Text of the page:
Floyd J referred the case to the Court of Justice of the European Union for a preliminary ruling on whether streaming constituted a "communication to the public". The CJEU's answer, in short, was "yes" in its 7 March 2013 ruling [noted by the IPKat here]. The case then came back to Floyd J who ruled, in October 2013, that TVC had basically infringed and its defences failed -- except that, to the extent that TVC had streamed ITV, Channel 4 or Channel 5 to members of the public by cable (which included transmission via the internet but did not include transmission to mobile devices via any mobile telephone network) and to users situated in the region to which the original broadcasts were made, it had not infringed the broadcasters' copyright by reason of the defence contained in section 73 of the CDPA [the relevant bits of which are reproduced below]. The judge also declared that it was not possible to interpret section 73 so as to be compatible with Article 5(3)(o) of the InfoSoc Directive (2001/29) which, the broadcasters said, was the only provision of that directive which could provide a proper basis for such a defence. Article 5(3)(o) permits

use in certain other cases of minor importance where exceptions or limitations already exist under national law, provided that they only concern analogue uses and do not affect the free circulation of goods and services within the Community, without prejudice to the other exceptions and limitations contained in this Article.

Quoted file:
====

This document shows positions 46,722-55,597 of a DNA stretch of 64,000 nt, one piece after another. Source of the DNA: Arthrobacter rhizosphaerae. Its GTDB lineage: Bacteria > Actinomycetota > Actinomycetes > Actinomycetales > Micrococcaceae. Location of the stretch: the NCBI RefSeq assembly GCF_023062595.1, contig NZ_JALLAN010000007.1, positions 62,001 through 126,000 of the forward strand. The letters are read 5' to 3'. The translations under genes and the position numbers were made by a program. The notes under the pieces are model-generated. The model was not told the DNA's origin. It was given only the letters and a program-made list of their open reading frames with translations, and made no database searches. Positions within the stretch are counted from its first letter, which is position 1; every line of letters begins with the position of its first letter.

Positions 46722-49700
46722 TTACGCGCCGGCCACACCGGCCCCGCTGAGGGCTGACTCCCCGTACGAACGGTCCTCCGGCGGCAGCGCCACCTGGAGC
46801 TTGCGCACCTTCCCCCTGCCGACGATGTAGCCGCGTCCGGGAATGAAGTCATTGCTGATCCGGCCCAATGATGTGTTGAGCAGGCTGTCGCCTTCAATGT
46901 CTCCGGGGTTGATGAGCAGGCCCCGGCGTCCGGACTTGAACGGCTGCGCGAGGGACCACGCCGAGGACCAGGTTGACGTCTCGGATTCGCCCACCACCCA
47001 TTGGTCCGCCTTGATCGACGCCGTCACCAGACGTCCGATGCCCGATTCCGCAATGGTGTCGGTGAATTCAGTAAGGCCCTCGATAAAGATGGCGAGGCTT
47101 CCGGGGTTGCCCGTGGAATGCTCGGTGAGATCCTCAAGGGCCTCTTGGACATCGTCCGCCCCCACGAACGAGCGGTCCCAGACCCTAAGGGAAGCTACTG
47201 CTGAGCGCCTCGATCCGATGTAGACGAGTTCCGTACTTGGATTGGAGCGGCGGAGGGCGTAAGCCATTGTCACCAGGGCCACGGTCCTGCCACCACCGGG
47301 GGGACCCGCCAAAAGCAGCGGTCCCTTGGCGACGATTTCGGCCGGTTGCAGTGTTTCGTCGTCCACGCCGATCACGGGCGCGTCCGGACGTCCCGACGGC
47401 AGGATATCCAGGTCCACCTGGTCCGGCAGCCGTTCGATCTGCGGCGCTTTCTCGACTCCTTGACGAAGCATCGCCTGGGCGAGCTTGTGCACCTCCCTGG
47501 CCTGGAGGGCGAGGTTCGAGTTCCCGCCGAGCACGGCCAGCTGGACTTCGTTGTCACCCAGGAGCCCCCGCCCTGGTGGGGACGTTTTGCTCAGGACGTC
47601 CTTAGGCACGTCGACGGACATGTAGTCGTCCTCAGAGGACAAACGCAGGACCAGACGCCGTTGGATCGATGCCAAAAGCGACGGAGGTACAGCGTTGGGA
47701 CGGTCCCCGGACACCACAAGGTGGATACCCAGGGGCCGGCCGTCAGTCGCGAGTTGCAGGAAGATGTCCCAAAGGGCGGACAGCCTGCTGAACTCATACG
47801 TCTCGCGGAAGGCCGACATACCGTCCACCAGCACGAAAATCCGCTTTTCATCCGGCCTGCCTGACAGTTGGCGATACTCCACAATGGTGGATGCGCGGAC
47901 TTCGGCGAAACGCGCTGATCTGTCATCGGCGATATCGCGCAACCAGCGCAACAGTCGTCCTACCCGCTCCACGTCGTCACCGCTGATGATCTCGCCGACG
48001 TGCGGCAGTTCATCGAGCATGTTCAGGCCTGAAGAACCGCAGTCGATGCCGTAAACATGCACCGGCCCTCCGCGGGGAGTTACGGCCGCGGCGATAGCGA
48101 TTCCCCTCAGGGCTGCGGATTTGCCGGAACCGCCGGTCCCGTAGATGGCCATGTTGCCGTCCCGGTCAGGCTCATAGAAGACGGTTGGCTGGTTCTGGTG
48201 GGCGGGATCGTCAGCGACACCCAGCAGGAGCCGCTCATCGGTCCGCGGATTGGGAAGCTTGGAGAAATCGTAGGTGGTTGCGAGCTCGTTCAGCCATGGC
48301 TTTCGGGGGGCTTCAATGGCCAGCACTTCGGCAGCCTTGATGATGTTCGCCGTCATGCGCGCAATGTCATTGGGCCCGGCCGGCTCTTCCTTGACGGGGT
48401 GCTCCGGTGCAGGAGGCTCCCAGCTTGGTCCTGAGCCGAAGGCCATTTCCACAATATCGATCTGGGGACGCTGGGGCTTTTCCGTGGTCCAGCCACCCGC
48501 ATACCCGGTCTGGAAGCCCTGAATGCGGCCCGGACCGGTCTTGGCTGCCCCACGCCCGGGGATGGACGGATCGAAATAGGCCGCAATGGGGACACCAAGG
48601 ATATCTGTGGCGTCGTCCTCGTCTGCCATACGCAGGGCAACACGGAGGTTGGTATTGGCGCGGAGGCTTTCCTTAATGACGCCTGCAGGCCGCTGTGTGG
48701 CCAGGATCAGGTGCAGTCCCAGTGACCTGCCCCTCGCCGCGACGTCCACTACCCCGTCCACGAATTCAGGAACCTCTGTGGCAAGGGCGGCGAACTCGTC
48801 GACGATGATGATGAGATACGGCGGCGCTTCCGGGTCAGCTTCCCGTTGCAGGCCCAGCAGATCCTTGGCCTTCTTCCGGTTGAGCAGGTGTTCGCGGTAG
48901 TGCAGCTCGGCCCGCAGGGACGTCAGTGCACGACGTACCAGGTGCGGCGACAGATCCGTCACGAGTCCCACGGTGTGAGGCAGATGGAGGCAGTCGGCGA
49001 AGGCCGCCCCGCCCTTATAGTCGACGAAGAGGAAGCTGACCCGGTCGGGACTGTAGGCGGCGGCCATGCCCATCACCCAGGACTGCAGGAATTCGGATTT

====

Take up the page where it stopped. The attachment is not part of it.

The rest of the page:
The parties then appealed against the judge's findings and his order so far as it concerned the scope of the section 73 defence and its application to the facts.  In January 2014 the Secretary of State for Business, Innovation and Skills was permitted to intervene, his interest in these issues being apparent from the declaration of incompatibility made by the judge. 

Today the Court of Appeal (Lady Justice Arden and Lords Justice Kitchin and Underhill) surprised us all by deciding, after dismissing TVC's appeal, that it was necessary to send the case back to Luxembourg for a further preliminary ruling of the CJEU, this time on the section 73 issue. Said Kitchin LJ:
  1. Under Article 267 of the Treaty on the Functioning of the European Union this court may submit a request to the Court of Justice for a preliminary ruling on a question of European Union law if it considers it is necessary to do so in order to resolve the dispute brought before it.